To date, The Living Bible has sold more than 40 million copies, and portions or entire Bibles are available in more than 100 languages.

Taylor is survived by his wife, 10 children, 28 grandchildren and 22 great-grandchildren.

‘ONE’ CAMPAIGN AGAINST POVERTY DRAWS CHRISTIAN SUPPORTERS — Rick Warren, Third Day, Michael W. Smith, Jars of Clay and other Christian leaders have added their signatures and support to “ONE: The Campaign to Make Poverty History,” which was started by a diverse coalition of faith-based and humanitarian organizations to fight global AIDS and poverty.

“The ONE Campaign seeks to give Americans a voice, to ring church bells and cell phones, on campuses and in coffee shops, for an historic pact to fight the global AIDS emergency and end extreme poverty,” according to the campaign’s website, www.one.org. “We believe that allocating an additional ONE percent of the U.S. budget toward providing basic needs like health, education, clean water and food would transform the futures and hopes of an entire generation of the poorest countries.”

In an open letter June 3, Warren said he has never been involved in partisan politics and doesn’t intend to start now, but global poverty “is an issue that rises far above mere politics. It is a moral issue … a compassion issue.” He urged fellow Christians to get involved in fighting poverty, starting with signing a letter challenging President Bush to “take specific, measurable actions to fight poverty, hunger and disease” at the Group of Eight summit in Scotland in July.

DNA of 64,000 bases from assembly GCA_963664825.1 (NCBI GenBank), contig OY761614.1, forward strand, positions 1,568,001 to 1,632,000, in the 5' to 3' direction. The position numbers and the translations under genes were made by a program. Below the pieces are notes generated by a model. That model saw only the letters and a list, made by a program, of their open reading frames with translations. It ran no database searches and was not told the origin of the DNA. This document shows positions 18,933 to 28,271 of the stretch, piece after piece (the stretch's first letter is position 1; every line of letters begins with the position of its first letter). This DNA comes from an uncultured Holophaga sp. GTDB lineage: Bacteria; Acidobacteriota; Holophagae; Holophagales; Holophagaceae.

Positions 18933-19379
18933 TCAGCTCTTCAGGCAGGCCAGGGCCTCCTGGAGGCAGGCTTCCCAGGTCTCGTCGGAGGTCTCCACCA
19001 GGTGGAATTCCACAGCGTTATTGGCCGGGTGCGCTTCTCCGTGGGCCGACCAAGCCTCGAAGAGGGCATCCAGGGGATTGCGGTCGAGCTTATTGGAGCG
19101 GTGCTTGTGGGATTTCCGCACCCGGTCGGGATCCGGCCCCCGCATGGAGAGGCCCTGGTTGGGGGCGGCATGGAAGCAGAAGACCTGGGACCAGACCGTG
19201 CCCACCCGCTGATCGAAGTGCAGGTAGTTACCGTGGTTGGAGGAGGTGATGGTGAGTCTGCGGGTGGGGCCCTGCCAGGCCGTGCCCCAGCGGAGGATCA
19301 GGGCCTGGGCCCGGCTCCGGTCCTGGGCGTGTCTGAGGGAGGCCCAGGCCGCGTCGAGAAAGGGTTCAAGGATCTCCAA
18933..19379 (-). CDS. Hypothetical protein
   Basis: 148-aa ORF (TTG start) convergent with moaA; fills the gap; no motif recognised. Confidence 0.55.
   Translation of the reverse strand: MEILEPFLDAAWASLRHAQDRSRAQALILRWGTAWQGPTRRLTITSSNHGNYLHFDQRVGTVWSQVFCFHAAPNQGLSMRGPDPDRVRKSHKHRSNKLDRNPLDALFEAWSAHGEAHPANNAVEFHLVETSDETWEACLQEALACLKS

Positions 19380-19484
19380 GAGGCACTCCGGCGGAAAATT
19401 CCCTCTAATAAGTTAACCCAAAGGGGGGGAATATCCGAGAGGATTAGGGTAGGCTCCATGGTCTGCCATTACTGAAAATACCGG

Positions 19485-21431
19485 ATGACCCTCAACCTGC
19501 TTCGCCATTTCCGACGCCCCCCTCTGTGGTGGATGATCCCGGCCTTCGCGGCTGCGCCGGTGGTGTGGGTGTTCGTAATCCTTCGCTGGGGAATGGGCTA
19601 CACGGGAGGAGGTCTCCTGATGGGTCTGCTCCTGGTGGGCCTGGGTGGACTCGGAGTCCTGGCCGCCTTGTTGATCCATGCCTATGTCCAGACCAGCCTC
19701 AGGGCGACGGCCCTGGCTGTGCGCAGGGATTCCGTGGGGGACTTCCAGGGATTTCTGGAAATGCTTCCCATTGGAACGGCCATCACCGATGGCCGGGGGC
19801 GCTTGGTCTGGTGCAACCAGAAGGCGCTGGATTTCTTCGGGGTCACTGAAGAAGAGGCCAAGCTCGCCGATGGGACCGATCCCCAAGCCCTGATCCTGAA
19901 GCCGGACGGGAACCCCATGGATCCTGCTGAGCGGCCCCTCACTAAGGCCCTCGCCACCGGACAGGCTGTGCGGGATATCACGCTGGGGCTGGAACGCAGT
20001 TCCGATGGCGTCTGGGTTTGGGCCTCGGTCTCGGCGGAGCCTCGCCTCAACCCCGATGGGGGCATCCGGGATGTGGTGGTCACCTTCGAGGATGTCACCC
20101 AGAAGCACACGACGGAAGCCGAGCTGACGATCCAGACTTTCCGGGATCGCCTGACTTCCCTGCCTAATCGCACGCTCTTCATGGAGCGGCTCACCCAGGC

The letter to Bush notes that “ONE billion people around the world live on less than ONE dollar a day, the U.S. government spends less than ONE percent [of its budget] on overcoming global AIDS and poverty, and citizens are uniting as ONE across political and religious divides to support action to overcome the emergency of global AIDS and extreme poverty.”

“At the G8 leaders meeting on July 6 we urge you to: Help the poorest people of the world fight poverty, AIDS and hunger at a cost equal to just ONE percent more of the U.S. budget on a clear timetable; cancel 100 percent of the debts owed by the poorest countries; [and] reform trade rules so poor countries can earn sustainable incomes,” the letter to Bush continues.